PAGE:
The real genius of The Walking Dead, however, is that after players’ introduction to Everett, race is by and large left to the side. The game is far from whitewashed, with a cast that could round out a game of demographic bingo in a heartbeat, but it never draws attention to it. Everett isn’t a black man, Kenny isn’t a hick, and Clementine isn’t an adorable little Asian girl – there all just survivors. There amongst the living and few if any of their other characteristics matter, because zombies are the great leveler.

Of course for those of you seeking a great leveler without the shotgun pumping action of an undead apocalypse, a mask, a robe and a ridiculous scarf can always do the trick.


Hot. I think. I don’t know.

Just as assuredly as you probably have no idea what the hell you’re doing or where the hell you are in Journey, you also have no idea who the hell you are. Are you some white lady going to the top of a mountain for a Downton Abby marathon? Are you an Eskimo looking for an igloo? Are you Giancarlo Esposito? You have no way of knowing. And that’s just one charming facet of an infinitely charming game.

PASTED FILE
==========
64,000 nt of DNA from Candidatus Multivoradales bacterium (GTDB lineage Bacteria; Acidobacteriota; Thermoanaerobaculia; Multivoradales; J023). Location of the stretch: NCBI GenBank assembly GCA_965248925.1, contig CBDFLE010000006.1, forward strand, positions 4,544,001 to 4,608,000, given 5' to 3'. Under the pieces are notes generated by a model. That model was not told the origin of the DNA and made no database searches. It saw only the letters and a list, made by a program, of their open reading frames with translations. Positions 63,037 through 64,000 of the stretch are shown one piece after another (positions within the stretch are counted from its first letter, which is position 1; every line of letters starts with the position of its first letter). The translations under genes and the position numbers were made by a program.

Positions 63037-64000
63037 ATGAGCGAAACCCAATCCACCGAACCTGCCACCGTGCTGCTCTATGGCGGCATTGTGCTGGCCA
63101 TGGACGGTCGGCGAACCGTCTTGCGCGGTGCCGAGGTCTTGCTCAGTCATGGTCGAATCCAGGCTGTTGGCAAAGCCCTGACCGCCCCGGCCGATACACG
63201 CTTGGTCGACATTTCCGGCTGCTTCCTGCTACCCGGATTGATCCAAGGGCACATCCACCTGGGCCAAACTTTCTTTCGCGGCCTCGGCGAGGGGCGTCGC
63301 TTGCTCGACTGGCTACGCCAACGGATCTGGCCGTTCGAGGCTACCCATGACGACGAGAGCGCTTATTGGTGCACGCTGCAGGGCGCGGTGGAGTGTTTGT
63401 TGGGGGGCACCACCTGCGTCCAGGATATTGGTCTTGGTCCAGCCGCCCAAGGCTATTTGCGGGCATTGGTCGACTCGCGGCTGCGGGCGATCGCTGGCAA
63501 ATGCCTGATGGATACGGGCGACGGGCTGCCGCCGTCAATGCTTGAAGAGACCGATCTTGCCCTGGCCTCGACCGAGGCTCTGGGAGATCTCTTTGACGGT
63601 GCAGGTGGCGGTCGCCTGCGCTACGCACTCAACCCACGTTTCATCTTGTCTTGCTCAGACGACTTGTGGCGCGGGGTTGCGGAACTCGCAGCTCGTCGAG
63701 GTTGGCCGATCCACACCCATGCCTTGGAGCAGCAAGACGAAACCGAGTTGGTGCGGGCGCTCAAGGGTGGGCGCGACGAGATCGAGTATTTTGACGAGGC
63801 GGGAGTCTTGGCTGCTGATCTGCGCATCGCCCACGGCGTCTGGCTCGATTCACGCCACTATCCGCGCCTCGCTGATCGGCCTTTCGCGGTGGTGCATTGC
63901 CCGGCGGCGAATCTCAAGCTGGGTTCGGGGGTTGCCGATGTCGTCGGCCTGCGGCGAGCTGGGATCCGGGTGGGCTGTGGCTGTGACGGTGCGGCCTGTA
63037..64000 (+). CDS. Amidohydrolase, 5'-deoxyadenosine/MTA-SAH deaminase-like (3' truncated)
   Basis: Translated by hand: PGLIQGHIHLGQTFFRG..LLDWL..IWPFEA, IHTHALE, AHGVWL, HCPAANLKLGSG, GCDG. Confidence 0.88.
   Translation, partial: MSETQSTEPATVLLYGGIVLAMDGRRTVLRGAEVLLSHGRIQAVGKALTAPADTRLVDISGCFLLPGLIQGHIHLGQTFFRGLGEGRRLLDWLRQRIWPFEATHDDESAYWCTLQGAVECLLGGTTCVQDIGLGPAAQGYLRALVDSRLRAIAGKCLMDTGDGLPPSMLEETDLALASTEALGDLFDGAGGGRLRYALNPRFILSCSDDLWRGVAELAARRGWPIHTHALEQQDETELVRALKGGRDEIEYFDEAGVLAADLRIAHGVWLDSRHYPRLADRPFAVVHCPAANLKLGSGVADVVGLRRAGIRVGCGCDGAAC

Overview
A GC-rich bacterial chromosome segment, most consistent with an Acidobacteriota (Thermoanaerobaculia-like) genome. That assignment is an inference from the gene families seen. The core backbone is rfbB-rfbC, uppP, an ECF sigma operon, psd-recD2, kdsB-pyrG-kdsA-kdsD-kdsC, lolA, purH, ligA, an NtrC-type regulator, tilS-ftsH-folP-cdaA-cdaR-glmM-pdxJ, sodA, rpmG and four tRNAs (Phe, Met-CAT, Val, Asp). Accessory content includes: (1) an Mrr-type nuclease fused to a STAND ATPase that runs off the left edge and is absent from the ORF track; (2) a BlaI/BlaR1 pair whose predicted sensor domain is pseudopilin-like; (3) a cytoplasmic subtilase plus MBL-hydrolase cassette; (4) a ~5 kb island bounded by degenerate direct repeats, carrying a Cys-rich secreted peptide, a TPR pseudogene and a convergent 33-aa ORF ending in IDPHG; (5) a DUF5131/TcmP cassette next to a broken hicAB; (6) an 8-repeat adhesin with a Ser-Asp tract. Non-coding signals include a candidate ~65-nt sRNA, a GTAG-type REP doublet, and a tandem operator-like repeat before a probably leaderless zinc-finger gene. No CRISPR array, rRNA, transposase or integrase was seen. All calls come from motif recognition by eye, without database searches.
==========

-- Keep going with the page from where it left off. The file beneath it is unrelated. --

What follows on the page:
The face under that weird little unibrow mask could be anyone – even you. Disguising the nameless protagonist of Journey removes demographics and preconceptions from the table and allows the game and the story to stand alone on their own strengths.   It’s a bold and massively rewarding move from thatgamecompany, the independent developer of Journey.

2012 was a great year for independent developers like thatgamecompany and Telltale who both pushed gaming to new heights by breaking conventions like their lives depended on it. Unfortunately the same can’t be said, by and large, for the larger household name developers.